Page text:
Artist's conception of a Kuiper Belt Object. These icy bits of debris pepper space from Neptune's orbit at 30 astronomical units out to around 50 AU (Image: T Pyle (SSC) / JPL-Caltech / NASA)
If we know enough to say the solar system is a filigree construction, we might reasonably assume we know where all its bits are. But lurking in the solar system's dark recesses, rumour has it, is an unsighted world - Planet X, a frozen body perhaps as large as Mars, or even Earth.
Planet X would be the most significant addition to the solar system since the discovery of Pluto, the now notorious non-planet, in 1930. When the International Astronomical Union voted to downgrade Pluto to dwarf planet status in 2006, they established three criteria for a fully blown planet in our solar system: it must orbit the sun; its gravity must suffice to mould it into a near-spherical shape; and it must be massive enough to have ploughed its orbit clear of other bits and bobs. Pluto falls down on this third point. It is just one of many Kuiper belt objects (KBOs), icy bits of debris that pepper space from Neptune's orbit at 30 astronomical units out to around 50 AU, where 1 AU is the distance between Earth and the sun.
Any new object would have to be well clear of the Kuiper belt to qualify as a planet. Yet intriguingly, it is studies of the belt that have suggested the planet's existence. Some KBOs travel in extremely elongated orbits around the sun. Others have steep orbits almost at right angles to the orbits of all the major planets. "Those could be signs of perturbation from a massive distant object," says Robert Jedicke, a solar system scientist at the University of Hawaii.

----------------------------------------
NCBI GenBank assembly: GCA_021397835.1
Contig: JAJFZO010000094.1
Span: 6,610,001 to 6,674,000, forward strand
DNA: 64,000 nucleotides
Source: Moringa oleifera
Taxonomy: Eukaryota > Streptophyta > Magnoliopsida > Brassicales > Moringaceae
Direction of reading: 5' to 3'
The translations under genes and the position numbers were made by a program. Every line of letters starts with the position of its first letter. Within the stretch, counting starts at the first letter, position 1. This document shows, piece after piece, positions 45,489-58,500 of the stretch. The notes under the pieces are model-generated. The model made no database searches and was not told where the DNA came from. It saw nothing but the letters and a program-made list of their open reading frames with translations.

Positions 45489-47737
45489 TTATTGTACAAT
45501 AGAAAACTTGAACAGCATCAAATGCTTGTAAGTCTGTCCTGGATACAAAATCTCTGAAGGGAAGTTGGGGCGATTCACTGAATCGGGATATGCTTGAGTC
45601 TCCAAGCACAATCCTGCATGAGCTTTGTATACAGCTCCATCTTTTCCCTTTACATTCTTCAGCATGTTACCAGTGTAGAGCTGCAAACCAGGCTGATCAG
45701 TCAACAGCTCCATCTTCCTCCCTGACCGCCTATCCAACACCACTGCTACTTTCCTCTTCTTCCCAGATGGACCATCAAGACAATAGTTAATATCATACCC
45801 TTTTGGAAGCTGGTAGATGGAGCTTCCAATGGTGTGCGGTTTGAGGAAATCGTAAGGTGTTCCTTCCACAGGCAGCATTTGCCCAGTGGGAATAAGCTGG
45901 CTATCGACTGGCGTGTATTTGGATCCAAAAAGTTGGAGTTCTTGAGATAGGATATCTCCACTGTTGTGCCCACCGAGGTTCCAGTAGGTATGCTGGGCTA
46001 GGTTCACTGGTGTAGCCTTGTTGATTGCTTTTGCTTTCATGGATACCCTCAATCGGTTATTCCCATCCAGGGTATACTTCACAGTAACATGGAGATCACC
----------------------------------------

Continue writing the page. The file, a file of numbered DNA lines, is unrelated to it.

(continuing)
That is by no means a general consensus. An early, slow outward migration of the giant planets (see "How was the solar system built?") could also explain some of these strange KBO orbits - although it has difficulty explaining all of the belt's observed properties.
Over the past 20 years, huge swaths of the sky have been searched for slowly moving bodies, and well over 1000 KBOs found. But these wide-area surveys can spot only large, bright objects; longer-exposure surveys that can find smaller, dimmer objects cover only small areas of the sky. A Mars-sized object at a distance of, say, 100 AU would be so faint that it could easily have escaped detection.
That could soon change. In December 2008, the first prototype of the Panoramic Survey Telescope and Rapid Response System (Pan-STARRS) was brought into service at the Haleakala observatory on Maui, Hawaii. Soon, four telescopes - equipped with the world's largest digital cameras, at 1.4 billion pixels apiece - will search the skies for anything that blinks or moves. Its main purpose is to look out for potentially hazardous asteroids bound for Earth, but inhabitants of the outer solar system will not escape its all-seeing eyes.
Jedicke and his team are busy developing software to spot objects automatically using Pan-STARRS. The discovery of a further planet would be thrilling, he says. The only explanation for its presence there would be that large bodies coalesced very early in the solar system's history, only to be ejected by the gravity of the giant planets later on. That would firm up our ideas about how the solar system must have developed, and perhaps be a stepping stone towards its even more distant recesses (see "Where do comets come from?").